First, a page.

What happens if you miss a deadline in MMA? Bad things. You don’t make weight, don’t get to fight, and embarrass yourself publicly at weigh-in; you need to withdraw from the fight because you’re not ready physically; or even worse, you get knocked the f*** out because your technique isn’t where it should be.

Either way, if you miss your deadline, your team suffers, your coach gets pissed, and your promoter might not take you seriously in the future. In the UFC, if a fighter doesn’t make weight, they’re fired. If a fighter slacks on their conditioning and doesn’t perform well, they’re fired. If you get injured, you’ve just fired yourself… and injuries just hurt like hell.

The bottom line is the best fighters get the best results because they stay on schedule, and go into their fights 100% ready to win. So how do you set a schedule to progress in MMA training? The key is periodized workouts. This means that you set a specific timeframe where you develop a particular skillset. For the MMA Conditioning program I follow, the stages are corrective and stability, base strength, endurance, and explosive power. Each stage builds on the previous one to set you up for success, and get your strength and cardio to a fight-ready state in 16 weeks.

If you’re going for your black belt in BJJ, as I mentioned in the last post on goal setting, you have bench marks along the way. Each belt is a benchmark. You don’t just GET a black belt. It’s something that you build into. You have steps along the way, and periodic progress checks. You have a specific set of criteria that you need to master before progressing on to the next level. Now let me ask you, who is more likely to succeed between fighter A and figher B?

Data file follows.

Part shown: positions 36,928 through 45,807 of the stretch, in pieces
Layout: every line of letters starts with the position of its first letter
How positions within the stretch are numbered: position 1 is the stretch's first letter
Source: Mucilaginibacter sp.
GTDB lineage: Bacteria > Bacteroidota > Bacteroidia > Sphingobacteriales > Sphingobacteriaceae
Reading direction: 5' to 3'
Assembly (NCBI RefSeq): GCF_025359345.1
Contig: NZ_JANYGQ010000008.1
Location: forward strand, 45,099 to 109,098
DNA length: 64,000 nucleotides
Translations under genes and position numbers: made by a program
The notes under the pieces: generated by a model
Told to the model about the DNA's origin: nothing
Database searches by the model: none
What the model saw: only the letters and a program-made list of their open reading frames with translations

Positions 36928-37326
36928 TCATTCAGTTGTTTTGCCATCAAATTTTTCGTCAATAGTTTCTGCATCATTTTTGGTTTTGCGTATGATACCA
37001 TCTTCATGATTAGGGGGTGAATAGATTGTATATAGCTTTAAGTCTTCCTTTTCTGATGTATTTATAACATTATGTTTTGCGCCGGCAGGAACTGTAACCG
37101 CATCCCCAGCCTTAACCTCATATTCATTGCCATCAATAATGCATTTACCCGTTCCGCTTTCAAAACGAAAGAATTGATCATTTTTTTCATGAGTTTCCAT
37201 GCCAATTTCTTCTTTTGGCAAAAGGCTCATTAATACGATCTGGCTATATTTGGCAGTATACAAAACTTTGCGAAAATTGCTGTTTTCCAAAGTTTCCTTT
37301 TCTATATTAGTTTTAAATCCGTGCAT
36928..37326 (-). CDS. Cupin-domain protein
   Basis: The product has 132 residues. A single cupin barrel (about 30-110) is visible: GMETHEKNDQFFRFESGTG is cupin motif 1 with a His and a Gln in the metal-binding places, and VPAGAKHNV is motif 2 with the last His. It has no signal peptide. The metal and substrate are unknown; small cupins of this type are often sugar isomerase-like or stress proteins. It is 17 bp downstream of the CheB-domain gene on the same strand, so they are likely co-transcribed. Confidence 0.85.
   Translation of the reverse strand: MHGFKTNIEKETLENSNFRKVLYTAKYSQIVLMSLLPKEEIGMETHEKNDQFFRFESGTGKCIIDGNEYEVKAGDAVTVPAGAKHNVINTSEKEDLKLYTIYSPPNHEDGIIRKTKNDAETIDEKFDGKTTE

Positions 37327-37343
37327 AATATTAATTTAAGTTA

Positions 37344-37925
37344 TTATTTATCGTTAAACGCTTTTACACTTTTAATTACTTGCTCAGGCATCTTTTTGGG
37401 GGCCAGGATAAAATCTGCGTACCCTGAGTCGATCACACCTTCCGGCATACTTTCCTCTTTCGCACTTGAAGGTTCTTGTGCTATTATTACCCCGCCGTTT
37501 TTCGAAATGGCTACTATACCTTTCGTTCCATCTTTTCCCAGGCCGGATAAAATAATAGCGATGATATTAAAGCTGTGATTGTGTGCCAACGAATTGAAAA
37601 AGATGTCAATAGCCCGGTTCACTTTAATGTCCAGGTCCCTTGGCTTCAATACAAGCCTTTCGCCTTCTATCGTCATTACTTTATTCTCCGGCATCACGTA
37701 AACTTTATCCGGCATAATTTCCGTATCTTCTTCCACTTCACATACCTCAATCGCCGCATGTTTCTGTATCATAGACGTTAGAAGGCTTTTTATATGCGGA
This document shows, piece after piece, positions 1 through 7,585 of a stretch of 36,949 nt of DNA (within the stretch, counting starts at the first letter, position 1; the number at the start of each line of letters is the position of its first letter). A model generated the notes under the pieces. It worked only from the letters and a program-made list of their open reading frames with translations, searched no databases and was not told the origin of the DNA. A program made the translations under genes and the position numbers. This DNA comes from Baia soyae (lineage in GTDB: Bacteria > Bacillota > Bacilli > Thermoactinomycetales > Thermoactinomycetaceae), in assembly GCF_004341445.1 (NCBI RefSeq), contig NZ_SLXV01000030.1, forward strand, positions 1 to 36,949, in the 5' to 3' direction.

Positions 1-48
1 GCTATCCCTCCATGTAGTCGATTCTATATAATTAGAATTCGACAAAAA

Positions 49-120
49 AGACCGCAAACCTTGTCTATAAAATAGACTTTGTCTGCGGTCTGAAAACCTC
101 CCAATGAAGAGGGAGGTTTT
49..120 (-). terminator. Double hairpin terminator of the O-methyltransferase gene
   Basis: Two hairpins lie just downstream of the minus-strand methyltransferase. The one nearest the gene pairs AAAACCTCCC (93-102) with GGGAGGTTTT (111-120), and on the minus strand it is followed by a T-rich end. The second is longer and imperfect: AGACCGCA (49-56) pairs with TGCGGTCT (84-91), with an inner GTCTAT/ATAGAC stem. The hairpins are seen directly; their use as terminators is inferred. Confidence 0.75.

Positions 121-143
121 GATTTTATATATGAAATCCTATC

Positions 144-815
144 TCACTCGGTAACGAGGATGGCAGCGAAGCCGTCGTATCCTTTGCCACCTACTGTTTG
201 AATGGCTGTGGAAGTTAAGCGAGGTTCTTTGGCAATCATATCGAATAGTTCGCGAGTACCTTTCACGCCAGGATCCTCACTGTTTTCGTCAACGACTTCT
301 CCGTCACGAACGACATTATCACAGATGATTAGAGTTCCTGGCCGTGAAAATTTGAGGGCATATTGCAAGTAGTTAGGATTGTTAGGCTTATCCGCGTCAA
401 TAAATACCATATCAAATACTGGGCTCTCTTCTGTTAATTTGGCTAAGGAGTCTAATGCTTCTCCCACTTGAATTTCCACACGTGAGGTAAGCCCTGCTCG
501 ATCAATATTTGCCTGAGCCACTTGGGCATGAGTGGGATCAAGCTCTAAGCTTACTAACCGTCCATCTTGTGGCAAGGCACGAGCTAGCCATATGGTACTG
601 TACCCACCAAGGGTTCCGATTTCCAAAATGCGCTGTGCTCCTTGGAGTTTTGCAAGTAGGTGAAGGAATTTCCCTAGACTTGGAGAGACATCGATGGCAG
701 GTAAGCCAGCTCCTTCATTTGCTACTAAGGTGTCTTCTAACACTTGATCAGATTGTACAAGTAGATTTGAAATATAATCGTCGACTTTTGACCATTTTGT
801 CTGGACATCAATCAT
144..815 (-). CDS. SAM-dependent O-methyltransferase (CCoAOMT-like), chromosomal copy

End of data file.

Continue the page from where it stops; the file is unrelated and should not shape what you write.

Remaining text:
Fighter A: “I want to get my blue belt in BJJ in the next 6 months.”

Fighter B: “I want to get my blue belt in BJJ someday.”

This is an example of a benchmark. Fighter A is much more likely to achieve his blue belt in less time than fighter B because he set a challenging benchmark, which feeds into his larger goal of attaining his black belt. Those who set deadlines are more likely to achieve their goals. Deadlines keep you focused on your goals. It’s a huge motivating factor that shows that you are making progress on that ultimate goal. Black Belt is daunting and intimidating, but Blue Belt is relatively easy. It gives you something to strive for, while knowing that each step you take forward brings you closer to that objective (Blue Belt), and each objective brings you closer to the end goal (Black Belt).

So in short, take a look at the goal you set yesterday, and try to break it up into smaller, more manageable, measurable goals, and put yourself on a deadline to reach those goals. You’ll be glad you did when you reach the first one. When you have these pieces in place, it’s time to get on a specific periodized program with set criteria to meet those goals.

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Top Tips #3: Setting Challenging, but Realistic Goals

Top Tips #3: Setting Challenging, but Realistic Goals